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Coupled Oscillations

  1. Mar 19, 2009 #1
    I have a burning question,

    I was trying to find the solutions for a double mass coupled oscillation. So I found out the eigenvectors and then I arrived at this step

    [tex] \left( \begin{array}{c} \ddot{x_1} \\ \ddot{x_2} \end{array} \right)=\lambda \left( \begin{array}{c} x_1 \\ \ x_2 \end{array} \right) [/tex]
    (the second matrix is without the accents, I think the latex code will take a while to refresh)

    ok so my question is, why is one of the solutions displayed as

    [tex] x_{1}+x_{2}=A_{1}\cos{(\omega t+\phi)} [/tex]

    when from the first equation, it is evident that

    [tex] \ddot{x_1}=\lambda{x_1} [/tex]

    so

    [tex] x_1=A_1\cos{(\omega t+\phi)} [/tex]

    I simply don't understand why the above is not acceptable. Also, I am having trouble in relating the addition of the equations (equation 2) to the solution for the eigenvectors. By the way, I also know the solution for the eigenvectors.
     
    Last edited: Mar 19, 2009
  2. jcsd
  3. Mar 19, 2009 #2
    Isn't X_1 + X_2 a mode coordinate?

    The 2 mode coordinates being the sum and difference of X_1 and X_2. They are ways of looking at the motion of the system as a whole, not X_1 and X_2 individually.
     
  4. Mar 19, 2009 #3
    thank you for your reply,

    isn't the matrix constructed from x_1 and x_2 individually?

    I also do not understand what is a mode coordinate, could you explain this to me if this is important?
     
  5. Mar 19, 2009 #4

    tiny-tim

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    Hi Oerg! :wink:

    It is acceptable, but it's not as simple nor as conceptually deep as using normal modes such as x1 ± x2

    From http://en.wikipedia.org/wiki/Coupled_oscillation#Coupled_oscillations
    See also http://en.wikipedia.org/wiki/Normal_mode :smile:
     
  6. Mar 19, 2009 #5
    thanks for your reply too

    there was another solution that is

    [tex] x_{1}+x_{2}=A_{2}\cos{(\omega t+\phi _{1})} [/tex]

    and then with the first equation in the original post, x1 and x2 is then given as

    [tex] x_1=\frac{1}{2}(A_{1}\cos{(\omega _{0}t-\phi)} +A_{2}\cos{(\sqrt{3}\omega _{0}t-\phi _{1})}) [/tex]

    by the way,

    [tex] \lambda =1[/tex]

    and

    [tex] \lambda =3[/tex]

    are the eigenvalues for the problem. So there seems to be a discrepancy for the equations for x_1 and x_2.Where have I gone wrong :confused:
     
  7. Mar 20, 2009 #6
    help im drowning arghhhhhhh
     
  8. Mar 20, 2009 #7

    tiny-tim

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    i don't follow :confused:

    what discrepancy are you referring to?
     
  9. Mar 20, 2009 #8
    why is the last equation from my last post different from the correct solution to the de?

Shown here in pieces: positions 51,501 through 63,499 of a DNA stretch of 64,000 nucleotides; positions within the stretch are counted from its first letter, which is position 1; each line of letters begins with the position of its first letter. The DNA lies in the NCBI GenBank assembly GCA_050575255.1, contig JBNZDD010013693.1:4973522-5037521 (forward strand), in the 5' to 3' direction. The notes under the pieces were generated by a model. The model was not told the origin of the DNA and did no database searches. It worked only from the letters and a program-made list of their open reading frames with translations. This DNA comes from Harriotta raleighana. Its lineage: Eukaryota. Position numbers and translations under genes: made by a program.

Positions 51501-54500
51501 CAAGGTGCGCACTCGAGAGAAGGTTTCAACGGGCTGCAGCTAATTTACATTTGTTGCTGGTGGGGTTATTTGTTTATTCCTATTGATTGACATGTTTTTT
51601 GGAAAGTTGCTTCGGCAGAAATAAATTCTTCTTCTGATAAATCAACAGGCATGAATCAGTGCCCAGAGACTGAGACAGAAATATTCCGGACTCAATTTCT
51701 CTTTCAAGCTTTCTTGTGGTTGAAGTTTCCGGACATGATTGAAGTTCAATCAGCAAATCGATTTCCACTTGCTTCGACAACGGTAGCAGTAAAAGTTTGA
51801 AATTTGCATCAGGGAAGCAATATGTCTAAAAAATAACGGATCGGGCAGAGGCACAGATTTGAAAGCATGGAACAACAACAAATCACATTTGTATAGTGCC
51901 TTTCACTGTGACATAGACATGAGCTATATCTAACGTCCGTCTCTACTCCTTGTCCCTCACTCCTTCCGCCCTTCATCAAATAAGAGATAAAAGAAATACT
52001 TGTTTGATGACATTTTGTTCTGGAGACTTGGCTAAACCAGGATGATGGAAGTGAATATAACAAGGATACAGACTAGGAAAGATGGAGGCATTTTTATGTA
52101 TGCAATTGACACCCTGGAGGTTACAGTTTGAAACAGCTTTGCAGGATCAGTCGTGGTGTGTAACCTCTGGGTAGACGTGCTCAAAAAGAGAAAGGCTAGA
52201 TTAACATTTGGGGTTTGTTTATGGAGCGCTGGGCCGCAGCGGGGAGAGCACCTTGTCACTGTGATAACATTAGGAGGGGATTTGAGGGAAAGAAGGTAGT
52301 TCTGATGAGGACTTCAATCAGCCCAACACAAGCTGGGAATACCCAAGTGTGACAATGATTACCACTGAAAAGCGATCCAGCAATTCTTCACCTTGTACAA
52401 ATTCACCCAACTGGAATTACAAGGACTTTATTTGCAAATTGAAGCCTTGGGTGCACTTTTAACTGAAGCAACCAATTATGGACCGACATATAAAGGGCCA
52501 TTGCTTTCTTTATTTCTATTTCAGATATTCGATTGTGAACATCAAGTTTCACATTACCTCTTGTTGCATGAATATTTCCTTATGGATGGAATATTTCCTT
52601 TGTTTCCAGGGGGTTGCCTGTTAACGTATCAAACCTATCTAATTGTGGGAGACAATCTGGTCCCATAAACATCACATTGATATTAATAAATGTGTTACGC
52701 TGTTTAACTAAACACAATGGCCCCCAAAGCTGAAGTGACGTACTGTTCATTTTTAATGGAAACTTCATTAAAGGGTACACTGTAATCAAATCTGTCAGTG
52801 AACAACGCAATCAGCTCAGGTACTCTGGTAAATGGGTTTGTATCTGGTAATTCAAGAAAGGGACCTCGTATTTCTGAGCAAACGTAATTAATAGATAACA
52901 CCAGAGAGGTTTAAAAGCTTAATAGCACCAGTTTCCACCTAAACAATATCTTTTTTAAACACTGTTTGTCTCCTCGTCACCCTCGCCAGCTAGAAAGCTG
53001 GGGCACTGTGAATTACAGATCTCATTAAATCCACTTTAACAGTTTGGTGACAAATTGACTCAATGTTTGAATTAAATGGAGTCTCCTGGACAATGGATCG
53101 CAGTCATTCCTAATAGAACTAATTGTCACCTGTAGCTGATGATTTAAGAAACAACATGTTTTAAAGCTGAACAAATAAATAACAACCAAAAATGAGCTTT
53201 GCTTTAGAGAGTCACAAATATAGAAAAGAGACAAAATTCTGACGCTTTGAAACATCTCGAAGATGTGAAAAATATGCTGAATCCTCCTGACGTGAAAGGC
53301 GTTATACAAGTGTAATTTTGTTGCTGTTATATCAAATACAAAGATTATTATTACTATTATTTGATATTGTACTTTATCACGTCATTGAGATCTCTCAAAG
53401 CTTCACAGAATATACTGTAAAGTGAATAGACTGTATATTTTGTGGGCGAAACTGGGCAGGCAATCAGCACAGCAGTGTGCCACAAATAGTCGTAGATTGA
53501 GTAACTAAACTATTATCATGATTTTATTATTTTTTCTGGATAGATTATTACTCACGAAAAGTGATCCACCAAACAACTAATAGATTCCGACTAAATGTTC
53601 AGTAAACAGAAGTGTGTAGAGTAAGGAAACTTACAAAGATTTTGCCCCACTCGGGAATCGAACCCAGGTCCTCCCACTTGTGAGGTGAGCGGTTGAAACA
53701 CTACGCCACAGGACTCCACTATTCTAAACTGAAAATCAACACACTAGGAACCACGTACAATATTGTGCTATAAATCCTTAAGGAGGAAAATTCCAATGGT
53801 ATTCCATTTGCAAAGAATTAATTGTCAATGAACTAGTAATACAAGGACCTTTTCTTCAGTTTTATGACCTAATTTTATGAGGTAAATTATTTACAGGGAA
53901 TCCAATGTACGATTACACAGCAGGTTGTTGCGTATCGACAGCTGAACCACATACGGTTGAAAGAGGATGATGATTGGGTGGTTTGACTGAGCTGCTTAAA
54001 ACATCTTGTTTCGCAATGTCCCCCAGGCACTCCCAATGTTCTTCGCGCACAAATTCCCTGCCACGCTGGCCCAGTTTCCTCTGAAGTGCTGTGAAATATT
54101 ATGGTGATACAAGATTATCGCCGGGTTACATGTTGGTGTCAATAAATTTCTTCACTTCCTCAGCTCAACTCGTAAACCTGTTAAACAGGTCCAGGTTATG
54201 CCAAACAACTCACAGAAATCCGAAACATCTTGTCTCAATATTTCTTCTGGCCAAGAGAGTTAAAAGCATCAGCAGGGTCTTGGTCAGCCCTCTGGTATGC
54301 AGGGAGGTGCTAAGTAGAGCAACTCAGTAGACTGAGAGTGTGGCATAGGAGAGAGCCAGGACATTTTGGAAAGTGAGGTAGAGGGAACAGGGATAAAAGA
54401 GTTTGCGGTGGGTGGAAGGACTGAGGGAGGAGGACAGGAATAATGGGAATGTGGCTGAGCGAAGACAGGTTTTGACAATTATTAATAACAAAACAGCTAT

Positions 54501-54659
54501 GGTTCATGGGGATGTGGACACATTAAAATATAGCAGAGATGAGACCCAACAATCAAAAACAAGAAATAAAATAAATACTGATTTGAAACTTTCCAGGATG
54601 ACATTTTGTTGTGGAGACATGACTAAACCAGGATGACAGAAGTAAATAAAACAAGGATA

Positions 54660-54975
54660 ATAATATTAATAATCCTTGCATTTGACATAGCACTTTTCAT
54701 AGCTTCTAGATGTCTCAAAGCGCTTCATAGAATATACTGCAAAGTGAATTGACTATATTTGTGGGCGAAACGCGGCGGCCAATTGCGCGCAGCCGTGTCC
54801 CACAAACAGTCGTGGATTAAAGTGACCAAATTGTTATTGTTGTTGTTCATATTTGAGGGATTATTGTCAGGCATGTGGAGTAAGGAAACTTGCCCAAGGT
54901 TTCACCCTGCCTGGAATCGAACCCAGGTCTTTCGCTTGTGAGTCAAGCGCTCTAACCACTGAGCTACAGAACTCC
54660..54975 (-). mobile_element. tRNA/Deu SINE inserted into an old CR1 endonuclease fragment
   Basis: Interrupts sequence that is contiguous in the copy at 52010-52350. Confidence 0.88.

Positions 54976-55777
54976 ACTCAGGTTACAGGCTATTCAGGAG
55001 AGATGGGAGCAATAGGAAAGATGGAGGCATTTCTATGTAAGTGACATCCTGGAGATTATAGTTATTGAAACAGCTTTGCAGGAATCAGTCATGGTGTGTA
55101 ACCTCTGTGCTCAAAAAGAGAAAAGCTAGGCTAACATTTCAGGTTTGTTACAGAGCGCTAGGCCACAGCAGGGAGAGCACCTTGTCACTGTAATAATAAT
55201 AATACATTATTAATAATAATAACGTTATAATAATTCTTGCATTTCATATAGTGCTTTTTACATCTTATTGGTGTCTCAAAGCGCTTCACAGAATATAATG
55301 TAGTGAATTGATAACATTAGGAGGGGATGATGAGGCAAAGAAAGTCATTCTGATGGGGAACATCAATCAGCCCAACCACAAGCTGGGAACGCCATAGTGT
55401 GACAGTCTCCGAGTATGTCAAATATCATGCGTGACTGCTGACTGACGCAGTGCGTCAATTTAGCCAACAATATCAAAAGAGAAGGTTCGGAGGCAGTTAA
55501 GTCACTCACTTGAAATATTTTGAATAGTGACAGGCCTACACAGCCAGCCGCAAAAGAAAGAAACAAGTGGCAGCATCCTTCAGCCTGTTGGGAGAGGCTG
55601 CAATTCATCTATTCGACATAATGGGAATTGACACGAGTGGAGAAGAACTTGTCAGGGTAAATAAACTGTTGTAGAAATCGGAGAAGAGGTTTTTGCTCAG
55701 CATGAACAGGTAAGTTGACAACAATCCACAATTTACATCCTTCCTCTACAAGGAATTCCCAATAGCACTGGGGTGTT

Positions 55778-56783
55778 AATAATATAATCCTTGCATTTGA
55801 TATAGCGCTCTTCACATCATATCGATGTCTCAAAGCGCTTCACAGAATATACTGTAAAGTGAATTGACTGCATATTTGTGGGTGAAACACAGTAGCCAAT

Also, how do I obtain the correct solutions from the eigenvector
     
  10. Mar 21, 2009 #9
    I think i understand a little now, the eigenvalues that I found was when all the masses displayed the same frequency of oscillation.

    But how do I prove that the equations for the positions of the masses are a superposition of normal modes with the eigenvectors?
     
  11. Mar 21, 2009 #10

    tiny-tim

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    Hi Oerg! :smile:

    Stop using all these technical words

    x1 + x2 = A cosBt, x1 - x2 = C cosDt,

    obviously x1 = (AcosBt + CcosDt)/2 … that's year-1 arithmetic! :wink:

    We solve it that way round because you only have to look at the formula for x1 on its own to see that it's much more difficult to solve than x1 + x2 :smile:

    but there's no magic of "superposition" or "normal modes" to understand
     
  12. Mar 21, 2009 #11
    thanks for your reply

    hmm, i know about the equations "x1 + x2 = A cosBt, x1 - x2 = C cosDt" for a two mass system, it is just the addition and subtraction and then the acceleration and the position are common terms.

    But what about a system with a higher number of masses and springs? How do i know
    x?+x?+x?+..=Acoswt+phi

    So I was trying to see how by finding out the eigenvectors for a two mass system for simplicity, that x1+x2=Acoswt+phi. Im still at a loss though.
     
  13. Mar 21, 2009 #12

    tiny-tim

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    i'm confused :confused: … i think you're answering your own question …

    every matrix has eigenvectors, and each eigenvector is a combination of "basis" vectors, and by definition of eigenvector that combination is going to satisfy the shm equation ∑'' = -w2∑, so ∑ = Acoswt+phi :smile:
     
  14. Mar 21, 2009 #13
    so we have a Ax=b and b can be expressed as a linear combination of the eigenvalues multiplied by the respective eigenvectors? This is because eigenvectors are orthogonal. so in this spirit we have the solutions for a 3 mass system as

    [tex]\left( \begin{array}{cc} \ddot{x_1} \\ \ddot{x_2} \\ \ddot{x_3} \end{array} \right)=\lambda _{1}v_{1}x+\lambda _{2}v_{2}x+\lambda _{3}v_3x [/tex]

    where

    [tex] x=\left( \begin{array}{cc} x_1 \\ x_2 \\ x_3 \end{array}\right)[/tex]

    is this correct?
     
  15. Mar 22, 2009 #14
    ahh i think i understand now, I read up on a chapter on diagonalization and now I understand how it can be applied to solve the system of differential equations. Thanks for your help tiny tim.
     
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